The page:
“Yonaoshi” comes from kanji, a Japanese writing system of symbols that represent words or ideas. “Yo”, meaning world or society and “naoshi”, meaning renewal. In Japanese mythology the term Yonaoshi has also been attributed to a giant catfish called the Namazu that causes earthquakes.
After a devastating earthquake in 1855, woodblock prints were circulated of Edo people enacting their revenge on the Namazu. As the working classes had to rebuild the city and could charge far more for this work than previously; the elite had to stop hoarding their wealth. With this, prints started to depict images of the working classes celebrating with the Namazu. This mythical creature of destruction now became a symbol of good fortune and with Edo’s reconstruction a symbol for renewal.
At a time in which society lives with a constant threat of ecological collapse, the concept of ‘world renewal’ is increasingly present. Wab explores our relationship to the idea of world renewal throughout the exhibition, taking imagery of the Namazu from Edo woodblock prints and our relationship with the more-than-human as a starting point.
Wab’s practice explores the multi-layered nature of our contemporary imaginaries, informed by an attention to animistic and non-human presences and agency, and how this mode of being can operate in a time of ecological pressure. The clay mines of Cornwall where Wab is based as an artist, act as a signifier for our relationship to the more-than-human, our continued extraction of resources and our increasing ability to use material to shape the world to human need. Porcelain is often seen as pure and of refined human hubristic culture. Wab, however, strips it down to its materiality by giving voice to it through porcelain sound bowls and through images of The Great Treverbyn Sky Tip, created through mining waste, in his new film “Round, round, waterwheel go round”.
Wab delves into historical uses of clay, such as our first ability to collect data in cuneiform tablets (one of the earliest forms of writing on clay) to ask questions about how languages of mythology can situate themselves alongside our increasing management of the world through data systems and their languages. Wab offers an alternative, more mysterious relationship through activating the sounds of clay, healing practices, asemic writing and imagery and symbolism that resists being known or fixed.
In Wab’s paintings polyphonic creatures and voices create ecologies. Through the exhibition the different works including painting, sculpture, textiles, film and performance are orchestrated in a polyrhythmic play, inviting us to consider some of the themes explored. One way of understanding polyrhythm is mathematical, scientific and compartmentalised. Another way is through feeling and invokes a different kind of knowledge, one that works through relation, entanglement and symbiosis.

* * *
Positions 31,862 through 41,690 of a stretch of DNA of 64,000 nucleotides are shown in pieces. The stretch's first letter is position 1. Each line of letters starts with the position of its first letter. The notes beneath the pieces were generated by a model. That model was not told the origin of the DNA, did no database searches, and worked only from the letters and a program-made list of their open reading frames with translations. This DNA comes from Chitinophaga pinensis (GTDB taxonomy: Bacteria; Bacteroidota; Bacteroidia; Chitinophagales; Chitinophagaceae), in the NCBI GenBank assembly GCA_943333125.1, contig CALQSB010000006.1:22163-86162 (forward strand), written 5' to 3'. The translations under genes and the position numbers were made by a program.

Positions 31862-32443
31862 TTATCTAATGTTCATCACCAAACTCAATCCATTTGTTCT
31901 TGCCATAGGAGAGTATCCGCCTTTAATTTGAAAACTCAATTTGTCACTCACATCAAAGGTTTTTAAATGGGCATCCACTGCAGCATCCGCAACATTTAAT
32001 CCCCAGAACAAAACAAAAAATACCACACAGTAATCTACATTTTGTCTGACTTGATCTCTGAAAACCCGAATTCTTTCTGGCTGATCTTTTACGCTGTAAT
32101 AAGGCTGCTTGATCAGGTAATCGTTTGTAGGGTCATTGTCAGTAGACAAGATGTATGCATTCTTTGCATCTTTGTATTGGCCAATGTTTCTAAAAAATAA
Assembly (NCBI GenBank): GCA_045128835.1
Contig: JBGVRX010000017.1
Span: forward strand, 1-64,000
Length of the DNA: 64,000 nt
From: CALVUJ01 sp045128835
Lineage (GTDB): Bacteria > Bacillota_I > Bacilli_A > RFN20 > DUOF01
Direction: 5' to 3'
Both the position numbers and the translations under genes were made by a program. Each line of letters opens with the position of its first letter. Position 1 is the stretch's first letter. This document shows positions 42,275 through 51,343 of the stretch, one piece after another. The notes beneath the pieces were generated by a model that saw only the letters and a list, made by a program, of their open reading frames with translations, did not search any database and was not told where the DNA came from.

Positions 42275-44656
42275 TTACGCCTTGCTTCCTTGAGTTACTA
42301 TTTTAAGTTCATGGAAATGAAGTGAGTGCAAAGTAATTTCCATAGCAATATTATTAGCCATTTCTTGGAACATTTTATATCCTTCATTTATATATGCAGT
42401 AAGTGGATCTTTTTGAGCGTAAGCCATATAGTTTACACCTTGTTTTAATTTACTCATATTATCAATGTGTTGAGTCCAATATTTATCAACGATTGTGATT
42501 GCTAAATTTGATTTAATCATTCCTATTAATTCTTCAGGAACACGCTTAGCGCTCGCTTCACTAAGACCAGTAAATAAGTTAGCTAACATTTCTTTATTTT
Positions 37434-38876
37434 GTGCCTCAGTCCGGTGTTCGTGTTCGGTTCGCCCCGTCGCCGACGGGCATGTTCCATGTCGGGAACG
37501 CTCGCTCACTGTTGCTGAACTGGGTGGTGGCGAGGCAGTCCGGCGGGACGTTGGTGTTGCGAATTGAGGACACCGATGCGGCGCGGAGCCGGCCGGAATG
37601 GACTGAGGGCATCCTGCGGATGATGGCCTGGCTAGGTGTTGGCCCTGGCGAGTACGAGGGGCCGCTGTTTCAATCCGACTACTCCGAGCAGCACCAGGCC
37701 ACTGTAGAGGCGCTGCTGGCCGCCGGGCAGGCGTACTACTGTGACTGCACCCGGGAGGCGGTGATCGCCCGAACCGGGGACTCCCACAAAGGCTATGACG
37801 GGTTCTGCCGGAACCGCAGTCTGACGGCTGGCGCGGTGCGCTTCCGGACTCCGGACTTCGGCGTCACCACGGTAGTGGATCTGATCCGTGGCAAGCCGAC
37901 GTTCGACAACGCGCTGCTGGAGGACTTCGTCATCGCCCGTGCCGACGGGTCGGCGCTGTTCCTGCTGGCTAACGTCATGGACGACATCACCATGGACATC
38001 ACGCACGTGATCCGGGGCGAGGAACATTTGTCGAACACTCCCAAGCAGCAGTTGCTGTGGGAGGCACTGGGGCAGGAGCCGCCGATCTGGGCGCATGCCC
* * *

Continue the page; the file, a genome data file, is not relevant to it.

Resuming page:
Through a wide scope of techniques that inform the visual language of “Yonaoshi”, Wab ties seemingly disparate references, scales and locations to create a web of relations that reflects on our place in this world.
Huhtamaki Wab's practice operates within an animistic and non-anthropocentric world where interconnected spirits and humans populate landscapes to create ecstatic realities. Complex entanglements between persons and landscapes create a rich ecology of non-hierarchical relations. These depictions are situated within the lineage of representations of animistic belief from his birthplace of Japan, in wide-reaching references from contemporary manga to ukiyo-e prints of the Edo period. Wab's mixed heritage offers connection with themes of unbelonging and explores this often complex and difficult space through humour, play and radical ownership of semantic material within the work. They also look and reflect upon personal experiences of hearing voices and addiction, acting not only as a critically engaged practice but also a means for recovery and relearning. A part of this relearning is resisting and decolonising ways of looking and seeing, manifest in ways of understanding these personal experiences and the way we collectively view the myriad of life-worlds around us.
Huhtamaki Wab was born in Tokyo, Japan, 1984, Lives and works in Cornwall, UK
Huhtamaki Wab is one of two artists selected for The South West Showcase 2022. SWS is a recurring open call platform (est. 2013), showcasing artists from across the South West region. The showcase aims to support artists working and living in the South West through a year-long programme of mentoring and support with an exhibition outcome; presenting a long-term commitment to profiling and supporting the practises of artists in this region.